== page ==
Monday, September 08, 2014

Another MacGyver Moment in Pacemaker Implantation

Installing a permanent pacemaker or defibrillator has become commonplace event in cardiology these days.  These devices implanted in a patient are comprised of two main parts: the lead(s) and the pulse generator.  After installing the leads in the heart and connecting them to the pulse generator, the lead and pulse generator assembly are then placed beneath the skin in a small subcutaneous (or in rarer cases, submuscular) "pocket" that is created surgically.  Considerable care is taken to cauterize bleeding vessels when the pocket is created.  To facilitate visualization of these occasional bleeding vessels deep within the created pocket, I prefer to use a surgical headlamp to direct the light deep within the pocket cavity rather than relying on a conventional overhead surgical light.  I have found that headlamps have helped me limit my incidence of post-operative pocket hematoma development.

So as things have had it, I seem to have a knack for attracting every eighty- or ninety-plus year old who needs an emergency pacemaker on the weekend when I'm on call, and this past weekend was no exception.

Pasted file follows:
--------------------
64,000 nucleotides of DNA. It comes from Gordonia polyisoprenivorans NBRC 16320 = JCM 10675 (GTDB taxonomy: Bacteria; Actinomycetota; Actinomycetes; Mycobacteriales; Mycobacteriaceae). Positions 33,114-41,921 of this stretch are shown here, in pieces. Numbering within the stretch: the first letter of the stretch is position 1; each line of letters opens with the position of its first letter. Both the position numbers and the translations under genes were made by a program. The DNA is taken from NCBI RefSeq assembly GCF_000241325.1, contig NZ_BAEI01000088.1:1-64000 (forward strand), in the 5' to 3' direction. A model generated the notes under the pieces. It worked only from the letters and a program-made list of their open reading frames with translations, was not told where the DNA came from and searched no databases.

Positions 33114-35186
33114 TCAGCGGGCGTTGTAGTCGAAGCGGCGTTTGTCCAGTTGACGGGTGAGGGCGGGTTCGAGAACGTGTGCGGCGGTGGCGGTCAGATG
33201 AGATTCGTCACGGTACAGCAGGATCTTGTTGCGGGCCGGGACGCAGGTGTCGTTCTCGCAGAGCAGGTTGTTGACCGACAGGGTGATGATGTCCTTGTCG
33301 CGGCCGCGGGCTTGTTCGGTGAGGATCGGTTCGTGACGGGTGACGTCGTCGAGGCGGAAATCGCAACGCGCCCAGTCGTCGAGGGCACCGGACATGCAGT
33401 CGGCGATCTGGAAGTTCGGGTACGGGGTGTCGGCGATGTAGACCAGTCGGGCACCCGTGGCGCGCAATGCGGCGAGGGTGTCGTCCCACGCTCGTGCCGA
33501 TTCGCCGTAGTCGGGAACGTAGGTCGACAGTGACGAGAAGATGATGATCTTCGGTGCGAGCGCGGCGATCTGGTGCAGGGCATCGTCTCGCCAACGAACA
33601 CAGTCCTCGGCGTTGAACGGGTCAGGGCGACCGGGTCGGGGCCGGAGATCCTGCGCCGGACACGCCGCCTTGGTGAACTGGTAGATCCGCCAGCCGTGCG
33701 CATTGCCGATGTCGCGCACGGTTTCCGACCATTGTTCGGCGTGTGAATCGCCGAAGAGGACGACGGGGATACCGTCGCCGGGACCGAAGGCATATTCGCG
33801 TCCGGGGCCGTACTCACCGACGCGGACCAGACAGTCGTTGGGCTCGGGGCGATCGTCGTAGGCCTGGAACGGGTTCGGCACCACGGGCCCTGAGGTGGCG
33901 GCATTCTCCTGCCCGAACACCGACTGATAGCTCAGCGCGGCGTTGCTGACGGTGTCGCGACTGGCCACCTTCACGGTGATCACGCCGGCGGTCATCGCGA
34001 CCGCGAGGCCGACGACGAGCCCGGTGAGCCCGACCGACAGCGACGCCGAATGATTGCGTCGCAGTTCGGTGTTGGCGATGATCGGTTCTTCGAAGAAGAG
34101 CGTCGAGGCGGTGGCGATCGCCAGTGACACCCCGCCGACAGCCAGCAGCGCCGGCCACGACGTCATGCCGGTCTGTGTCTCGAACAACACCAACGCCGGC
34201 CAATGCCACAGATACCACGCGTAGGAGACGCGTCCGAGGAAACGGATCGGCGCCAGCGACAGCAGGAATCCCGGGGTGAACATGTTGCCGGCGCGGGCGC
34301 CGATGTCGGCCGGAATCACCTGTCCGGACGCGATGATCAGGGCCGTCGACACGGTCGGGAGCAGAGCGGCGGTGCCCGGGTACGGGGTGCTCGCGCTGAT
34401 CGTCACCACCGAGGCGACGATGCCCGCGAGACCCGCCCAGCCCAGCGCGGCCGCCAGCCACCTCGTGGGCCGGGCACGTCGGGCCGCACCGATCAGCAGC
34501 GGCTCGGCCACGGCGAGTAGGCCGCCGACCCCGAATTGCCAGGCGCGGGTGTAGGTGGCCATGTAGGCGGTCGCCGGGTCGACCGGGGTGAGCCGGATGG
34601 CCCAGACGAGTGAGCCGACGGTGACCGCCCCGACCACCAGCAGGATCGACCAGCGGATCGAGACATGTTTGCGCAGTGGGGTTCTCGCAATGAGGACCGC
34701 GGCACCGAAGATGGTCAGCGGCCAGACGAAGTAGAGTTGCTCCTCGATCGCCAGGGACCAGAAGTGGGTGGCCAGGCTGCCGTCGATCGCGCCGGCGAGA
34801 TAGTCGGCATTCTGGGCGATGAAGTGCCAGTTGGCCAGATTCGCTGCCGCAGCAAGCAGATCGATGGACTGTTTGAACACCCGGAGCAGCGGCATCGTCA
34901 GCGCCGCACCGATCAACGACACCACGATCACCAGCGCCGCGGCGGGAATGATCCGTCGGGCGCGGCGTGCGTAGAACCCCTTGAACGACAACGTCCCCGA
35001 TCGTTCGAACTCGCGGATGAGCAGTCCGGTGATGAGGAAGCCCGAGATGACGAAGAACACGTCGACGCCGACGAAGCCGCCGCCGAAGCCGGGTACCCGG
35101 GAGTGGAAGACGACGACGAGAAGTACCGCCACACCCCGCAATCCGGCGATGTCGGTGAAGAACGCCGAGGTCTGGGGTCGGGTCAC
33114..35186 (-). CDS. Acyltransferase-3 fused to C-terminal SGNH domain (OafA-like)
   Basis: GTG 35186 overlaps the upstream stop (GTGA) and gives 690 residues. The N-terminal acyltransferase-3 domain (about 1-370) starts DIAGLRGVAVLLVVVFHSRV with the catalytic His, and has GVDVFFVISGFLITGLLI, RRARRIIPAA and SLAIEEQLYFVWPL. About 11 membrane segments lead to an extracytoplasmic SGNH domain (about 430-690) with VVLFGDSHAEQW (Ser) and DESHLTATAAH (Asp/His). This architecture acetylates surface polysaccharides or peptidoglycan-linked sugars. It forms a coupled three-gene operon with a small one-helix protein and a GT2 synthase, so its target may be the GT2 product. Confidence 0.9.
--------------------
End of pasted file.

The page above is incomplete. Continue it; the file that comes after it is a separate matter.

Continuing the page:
So the team was assembled and the pacemaker implantation equipment readied.  They knew I liked a headlamp, so they dug deep into the recesses of their inventory to pull out their only headlamp that appeared to be from a bygone surgical era.  Being pressed for time, I couldn't argue and had to make due, but knew that this headlamp might not be very reliable, especially as I saw how the headlamp's fiberoptic cord was secured to the light source that generated about as much light as a few well-lit candles by a cumbersome spring-loaded Rube Goldberg contraption.  As I placed the headlamp on my head, and tightened the plastic strap that housed the headlamp to my head, I needed a backup plan in case the light failed.

Would I have to use the overhead light and make do, or might there be another way? 

I needed another MacGyver Moment.

That's when my on-call staff team came up with a brilliant, simplified idea:

iPhone to the rescue!


(PS:  This device is experimental and has not been approved by the FDA.  Use this device at your own risk.    If you experience headaches, nausea, difficulty with concentration, or an erection lasting for longer than four hours, discontinue use of this device and contact your doctor immediately.  I have no commercial interest in this device.  Also, since the headlamp still worked this weekend, no workaround was needed for the patient, but something tells me we might be getting a new headlamp soon.)

1 comment:

doc said...

You,sir, are a genius. Well done